Budapest, the capital of Hungary, has 2 million inhabitants. The Danube divides the city into two halves: Pest and Buda. To the west rises the Buda Castle Hill with its majestic castle and the historic castle quarter. The UNESCO declared the impressive castle hill a World Heritage Site.
We reached Budapest by boat. See the
Just like Vienna, Budapest was founded by the Romans and was called Aquincum.
In the course of the migration of the peoples, a Slavic population settled here at first, but from 896 onwards they were displaced by the Uralic peoples - the Hungarians.
Around the year 1000, Stephen I became the first king of Hungary. After an invasion of the Mongols in 1241 the royal residence was first moved to Visegrád. In 1308 the city of Budapest was renewed and in 1361 became the capital of the kingdom.
In the 16th century the Ottomans conquered Hungary. The capital of the still unoccupied part of Hungary, became Bratislava from 1536 to 1784, while Buda became the seat of a Turkish pasha.
Finally, the Habsburgs, who had been kings of Hungary since 1526, succeeded in driving out the Ottomans and reuniting Hungary. In 1780 German was introduced as an official language by the Habsburgs.
After the Hungarian Revolution of 1848 against the Habsburgs, a settlement was reached between Austria and Hungary. Thus Hungary became largely independent. Emperor Franz Joseph resided once a year in Budapest at the Buda Castle. During this time, dressed in the Hungarian language and in a Hungarian uniform, he held his Hungarian offices together with the ministers of Hungary and the Royal Hungarian Imperial Diet.
The pedestrian zone,
small but nice.
In the middle of Pest city centre, between Vörösmarty Square and the central market hall, Váci utca runs along. A part of it is a pedestrian zone.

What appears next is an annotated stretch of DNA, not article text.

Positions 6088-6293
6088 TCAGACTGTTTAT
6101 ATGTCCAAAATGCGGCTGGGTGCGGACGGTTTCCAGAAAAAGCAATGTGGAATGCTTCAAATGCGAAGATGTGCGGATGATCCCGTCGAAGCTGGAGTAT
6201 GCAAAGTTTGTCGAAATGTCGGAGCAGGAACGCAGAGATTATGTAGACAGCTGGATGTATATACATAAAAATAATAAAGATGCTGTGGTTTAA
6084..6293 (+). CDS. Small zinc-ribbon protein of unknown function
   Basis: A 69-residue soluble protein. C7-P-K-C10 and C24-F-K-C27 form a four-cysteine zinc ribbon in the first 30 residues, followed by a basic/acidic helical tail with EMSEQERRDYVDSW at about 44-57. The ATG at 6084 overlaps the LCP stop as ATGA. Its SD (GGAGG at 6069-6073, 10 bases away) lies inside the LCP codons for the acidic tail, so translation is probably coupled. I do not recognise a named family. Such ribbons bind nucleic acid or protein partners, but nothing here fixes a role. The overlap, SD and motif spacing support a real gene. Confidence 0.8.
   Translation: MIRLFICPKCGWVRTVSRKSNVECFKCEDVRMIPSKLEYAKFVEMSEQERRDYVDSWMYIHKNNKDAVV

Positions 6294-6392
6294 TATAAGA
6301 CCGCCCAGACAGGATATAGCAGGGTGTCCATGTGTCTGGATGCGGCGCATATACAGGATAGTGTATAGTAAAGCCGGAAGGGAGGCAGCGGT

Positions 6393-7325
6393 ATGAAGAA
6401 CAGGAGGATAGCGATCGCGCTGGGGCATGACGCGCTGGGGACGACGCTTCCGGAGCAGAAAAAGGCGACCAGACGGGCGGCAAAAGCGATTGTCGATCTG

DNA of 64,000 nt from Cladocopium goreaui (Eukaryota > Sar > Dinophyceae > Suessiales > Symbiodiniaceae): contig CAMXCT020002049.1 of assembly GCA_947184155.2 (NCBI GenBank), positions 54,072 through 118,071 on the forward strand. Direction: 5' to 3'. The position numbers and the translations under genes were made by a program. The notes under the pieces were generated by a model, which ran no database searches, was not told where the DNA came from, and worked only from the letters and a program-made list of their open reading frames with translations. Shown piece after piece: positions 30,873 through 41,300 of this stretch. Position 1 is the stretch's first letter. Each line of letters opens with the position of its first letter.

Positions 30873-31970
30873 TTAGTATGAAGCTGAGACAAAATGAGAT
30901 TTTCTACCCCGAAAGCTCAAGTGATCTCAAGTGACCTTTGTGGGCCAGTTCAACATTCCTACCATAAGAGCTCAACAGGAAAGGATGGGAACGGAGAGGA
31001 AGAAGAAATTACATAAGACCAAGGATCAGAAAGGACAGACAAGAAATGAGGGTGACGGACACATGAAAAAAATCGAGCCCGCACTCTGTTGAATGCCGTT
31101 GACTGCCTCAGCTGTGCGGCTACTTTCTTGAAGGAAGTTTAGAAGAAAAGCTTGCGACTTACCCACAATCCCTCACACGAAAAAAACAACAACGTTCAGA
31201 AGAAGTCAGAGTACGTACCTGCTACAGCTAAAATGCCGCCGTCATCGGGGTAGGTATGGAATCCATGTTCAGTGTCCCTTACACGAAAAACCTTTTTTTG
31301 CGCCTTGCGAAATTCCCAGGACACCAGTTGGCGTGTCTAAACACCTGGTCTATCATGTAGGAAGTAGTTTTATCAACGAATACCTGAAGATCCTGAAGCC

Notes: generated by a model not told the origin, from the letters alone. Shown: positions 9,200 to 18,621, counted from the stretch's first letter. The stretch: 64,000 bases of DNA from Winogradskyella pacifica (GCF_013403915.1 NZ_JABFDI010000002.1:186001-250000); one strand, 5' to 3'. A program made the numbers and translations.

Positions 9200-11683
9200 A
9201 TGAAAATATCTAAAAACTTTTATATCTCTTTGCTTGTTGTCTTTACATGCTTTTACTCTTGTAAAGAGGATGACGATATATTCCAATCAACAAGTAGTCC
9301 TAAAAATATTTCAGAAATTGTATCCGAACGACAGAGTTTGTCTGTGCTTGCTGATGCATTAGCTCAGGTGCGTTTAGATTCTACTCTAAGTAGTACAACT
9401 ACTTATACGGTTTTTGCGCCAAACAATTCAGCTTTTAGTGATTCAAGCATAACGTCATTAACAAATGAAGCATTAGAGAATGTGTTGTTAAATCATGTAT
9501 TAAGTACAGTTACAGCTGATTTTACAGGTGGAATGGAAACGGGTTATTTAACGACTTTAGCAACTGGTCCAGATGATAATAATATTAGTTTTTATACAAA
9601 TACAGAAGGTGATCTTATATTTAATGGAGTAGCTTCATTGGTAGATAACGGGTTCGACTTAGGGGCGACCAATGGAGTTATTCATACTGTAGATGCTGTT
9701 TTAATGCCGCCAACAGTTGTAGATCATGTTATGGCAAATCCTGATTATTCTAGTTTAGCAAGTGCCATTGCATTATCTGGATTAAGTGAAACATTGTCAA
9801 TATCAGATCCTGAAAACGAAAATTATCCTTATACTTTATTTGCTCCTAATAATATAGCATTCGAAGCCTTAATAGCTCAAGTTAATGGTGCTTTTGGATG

There you can find countless shops, boutiques and the everywhere existing, well-known luxury fashion houses, but also cafés.
A little aside in the side streets there are still shops with Hungarian folk art or the famous Hungarian wines.
At the Elisabeth Bridge on the Danube on the Pest side is the Liebfrauenkirche (parish church).
The church is said to stand on the place where the patron saint of the town, St. Gellért, was buried.
The outside of the baroque church shows Gothic ribbed vaults, classicistic elements and a Gothic altar inside. I was particularly surprised by the statue of Saint Thérèse of Lisieux. It is exactly this model of the statue that I encountered a hundred times as a pilgrim to St. James in France.
At the other side of the Elisabeth Bridge (in Buda), this Sisi monument is located in a small park.
Every tourist comes to the Fishermen's Bastion at some point. It is located in the Buda Castle District on a hill above the Danube. The name is said to come from the guild of Danube fishermen, who held their market here in the Middle Ages and had to defend this part of the city wall. The present Fishermen's Bastion was built at the end of the 19th century in the neo-Romanesque style. Its pointed stone towers symbolise the seven tribal leaders of the Hungarians.
In front of the bastion there is a bronze equestrian statue of King Stephen I the Saint, who spread Christianity in Hungary.
On the Heroes' Square in the district of Pest, the Millennium and Heroes' Monument is located, surrounded by colonnades. On the left and right side there are art museums.
The Millennium Monument commemorates the heroes of Hungarian history. In the centre there is a 36-metre-high column that carries an approximately five-metre-high figure of the archangel Gabriel. He holds the Hungarian crown in one hand and the apostolic double cross in the other. According to the legend, the archangel is said to have appeared in the Pope's dream and proposed to him to give the already prepared royal crown to the Hungarian people. At the foot of the column you can find the equestrian statues of the seven tribal princes.